Indeed, many in the psychedelic space now frame these substances in this way. In a previous article, I pointed out that it makes sense to view psychedelics as non-specific amplifiers because of the notion of ‘set’ (mindset), which Davis also mentions in the quote above. Psychedelics will amplify whatever your current mindset is – if you’re in a bad mood, this mood can worsen, but conversely if you’re feeling upbeat and happy, you could experience more intense positive states.
However, the paradox of set – as I call it – refers to the fact that psychedelics can also elicit extremely positive states in people with pre-existing and severe negative moods and thoughts. But it is not clear if this reflects specific or non-specific amplification.
In depressed patients, latent psychological material could materialise in a way that has a positive effect. And this could very much depend on set and setting, in support of Grof’s view. Despite being in a pre-existing negative frame of mind, if you are seeking and expecting healing – and you are in a safe and supportive environment – then psychedelics could catalyse positive capacities that are latent but unexpressed, such as joy, kindness, and compassion.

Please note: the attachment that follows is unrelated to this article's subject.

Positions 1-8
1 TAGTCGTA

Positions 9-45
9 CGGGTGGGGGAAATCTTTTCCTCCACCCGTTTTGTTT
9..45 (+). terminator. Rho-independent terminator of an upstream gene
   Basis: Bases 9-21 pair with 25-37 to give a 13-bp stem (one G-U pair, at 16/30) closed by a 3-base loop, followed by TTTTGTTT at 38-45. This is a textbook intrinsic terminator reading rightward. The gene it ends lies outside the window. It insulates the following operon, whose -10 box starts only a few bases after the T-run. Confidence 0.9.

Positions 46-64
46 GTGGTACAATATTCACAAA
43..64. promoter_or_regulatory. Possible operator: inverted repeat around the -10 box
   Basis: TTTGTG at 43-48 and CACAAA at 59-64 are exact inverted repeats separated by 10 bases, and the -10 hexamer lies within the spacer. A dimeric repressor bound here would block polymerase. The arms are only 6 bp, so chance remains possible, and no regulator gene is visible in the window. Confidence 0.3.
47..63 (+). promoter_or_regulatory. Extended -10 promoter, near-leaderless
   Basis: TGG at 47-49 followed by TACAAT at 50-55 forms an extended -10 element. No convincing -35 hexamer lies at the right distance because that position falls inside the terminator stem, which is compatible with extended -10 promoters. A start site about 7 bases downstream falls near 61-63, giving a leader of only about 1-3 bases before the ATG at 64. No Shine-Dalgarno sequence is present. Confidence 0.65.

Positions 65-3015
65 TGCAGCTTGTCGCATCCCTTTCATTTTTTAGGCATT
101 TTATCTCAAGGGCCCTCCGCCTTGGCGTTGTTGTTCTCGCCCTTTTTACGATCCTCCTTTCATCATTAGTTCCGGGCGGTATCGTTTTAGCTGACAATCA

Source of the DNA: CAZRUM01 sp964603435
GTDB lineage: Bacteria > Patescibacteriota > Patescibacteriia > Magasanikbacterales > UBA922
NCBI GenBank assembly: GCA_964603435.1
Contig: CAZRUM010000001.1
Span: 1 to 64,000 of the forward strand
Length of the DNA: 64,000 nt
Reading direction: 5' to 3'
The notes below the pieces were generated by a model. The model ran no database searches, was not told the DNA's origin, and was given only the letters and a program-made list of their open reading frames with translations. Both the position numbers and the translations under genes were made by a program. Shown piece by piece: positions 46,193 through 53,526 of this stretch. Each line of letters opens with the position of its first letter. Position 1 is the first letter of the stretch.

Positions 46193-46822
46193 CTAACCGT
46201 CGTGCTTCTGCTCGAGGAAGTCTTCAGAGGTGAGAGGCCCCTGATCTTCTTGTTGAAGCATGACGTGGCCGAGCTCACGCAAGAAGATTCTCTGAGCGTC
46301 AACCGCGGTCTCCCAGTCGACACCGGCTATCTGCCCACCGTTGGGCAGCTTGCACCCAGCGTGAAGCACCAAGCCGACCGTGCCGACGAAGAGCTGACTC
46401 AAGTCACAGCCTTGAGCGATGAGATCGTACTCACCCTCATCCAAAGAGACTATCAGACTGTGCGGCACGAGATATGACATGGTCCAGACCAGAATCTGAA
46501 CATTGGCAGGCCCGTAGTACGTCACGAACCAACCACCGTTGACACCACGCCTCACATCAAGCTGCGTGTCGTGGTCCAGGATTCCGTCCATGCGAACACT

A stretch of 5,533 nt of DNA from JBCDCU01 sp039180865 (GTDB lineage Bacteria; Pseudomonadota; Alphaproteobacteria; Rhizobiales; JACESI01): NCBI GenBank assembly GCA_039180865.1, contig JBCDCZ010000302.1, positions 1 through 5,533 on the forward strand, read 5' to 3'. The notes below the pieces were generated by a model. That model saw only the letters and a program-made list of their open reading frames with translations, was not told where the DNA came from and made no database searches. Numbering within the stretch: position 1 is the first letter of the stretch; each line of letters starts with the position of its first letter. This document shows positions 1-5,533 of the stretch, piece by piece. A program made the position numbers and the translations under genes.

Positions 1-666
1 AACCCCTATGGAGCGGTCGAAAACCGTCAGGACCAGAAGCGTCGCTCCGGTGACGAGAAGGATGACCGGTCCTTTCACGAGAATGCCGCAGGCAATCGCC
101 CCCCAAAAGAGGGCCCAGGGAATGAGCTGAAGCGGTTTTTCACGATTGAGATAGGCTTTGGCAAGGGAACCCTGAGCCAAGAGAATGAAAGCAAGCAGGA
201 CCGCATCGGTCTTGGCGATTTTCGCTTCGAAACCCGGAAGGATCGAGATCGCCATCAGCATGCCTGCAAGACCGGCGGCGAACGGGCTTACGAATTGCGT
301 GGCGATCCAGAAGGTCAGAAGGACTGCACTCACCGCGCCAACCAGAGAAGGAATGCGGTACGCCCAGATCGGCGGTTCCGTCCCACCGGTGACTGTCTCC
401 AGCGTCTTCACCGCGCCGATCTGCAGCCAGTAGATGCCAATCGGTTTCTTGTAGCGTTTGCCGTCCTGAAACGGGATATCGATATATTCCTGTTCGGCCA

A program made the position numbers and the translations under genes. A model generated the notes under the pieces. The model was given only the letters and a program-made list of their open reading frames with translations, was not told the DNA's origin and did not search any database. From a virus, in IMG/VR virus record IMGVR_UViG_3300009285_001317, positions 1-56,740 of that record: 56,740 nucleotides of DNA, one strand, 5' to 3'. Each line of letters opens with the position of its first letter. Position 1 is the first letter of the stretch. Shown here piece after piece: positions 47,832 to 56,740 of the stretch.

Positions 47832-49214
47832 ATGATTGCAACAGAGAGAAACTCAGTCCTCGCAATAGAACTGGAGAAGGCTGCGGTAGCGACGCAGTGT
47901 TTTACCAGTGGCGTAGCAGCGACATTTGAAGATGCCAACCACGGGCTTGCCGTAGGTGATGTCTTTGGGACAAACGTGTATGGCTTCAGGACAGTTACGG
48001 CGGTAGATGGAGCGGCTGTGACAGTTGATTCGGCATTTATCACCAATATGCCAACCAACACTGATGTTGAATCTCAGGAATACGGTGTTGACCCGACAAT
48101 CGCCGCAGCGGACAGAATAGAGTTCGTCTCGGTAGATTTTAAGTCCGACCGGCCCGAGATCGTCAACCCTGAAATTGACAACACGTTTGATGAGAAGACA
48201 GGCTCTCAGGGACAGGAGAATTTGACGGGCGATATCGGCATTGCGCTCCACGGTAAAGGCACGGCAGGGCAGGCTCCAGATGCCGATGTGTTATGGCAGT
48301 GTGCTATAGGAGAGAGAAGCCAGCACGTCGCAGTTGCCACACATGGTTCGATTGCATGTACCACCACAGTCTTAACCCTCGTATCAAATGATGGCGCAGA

Moreover, when psychedelics do amplify negative states, this can entail a confrontation with them and their causes that, in the right context, is ultimately positive.
All of this can be in keeping, then, with the notion of psychedelics as non-specific amplifiers. Nevertheless, there is still a prevailing belief that these compounds catalyse very specific beliefs and attitudes.
Psychedelics as Specific Amplifiers
In the 1960s, LSD was strongly tied to the counterculture movement, which included elements like the Civil Rights Movement, free speech, the New Left, anti-war, anti-nuclear, feminism, and environmentalism. Today, psychedelics are still associated with liberal beliefs, the common assumption being that psychedelics specifically induce feelings of love and brotherhood and so lead people to adopt certain political beliefs.
In an article for Scientific American, Eddie Jacobs – who is studying the ethical dimensions of psychedelic-assisted therapy – points out that there could be a causal relationship between psychedelics and liberal values. (Some earlier research finding a connection between the two can be deemed acausal since, as Jacobs says, “those with conservative attitudes tend to look more disapprovingly on illicit drug use, making them less likely than liberals to try a psychedelic drug in the first place.”)
Emerging evidence has found that psilocybin can decrease authoritarian political views in patients, as well as lead to increases in the personality trait openness, which is itself a predictor of liberal values. Jacobs, however, adds: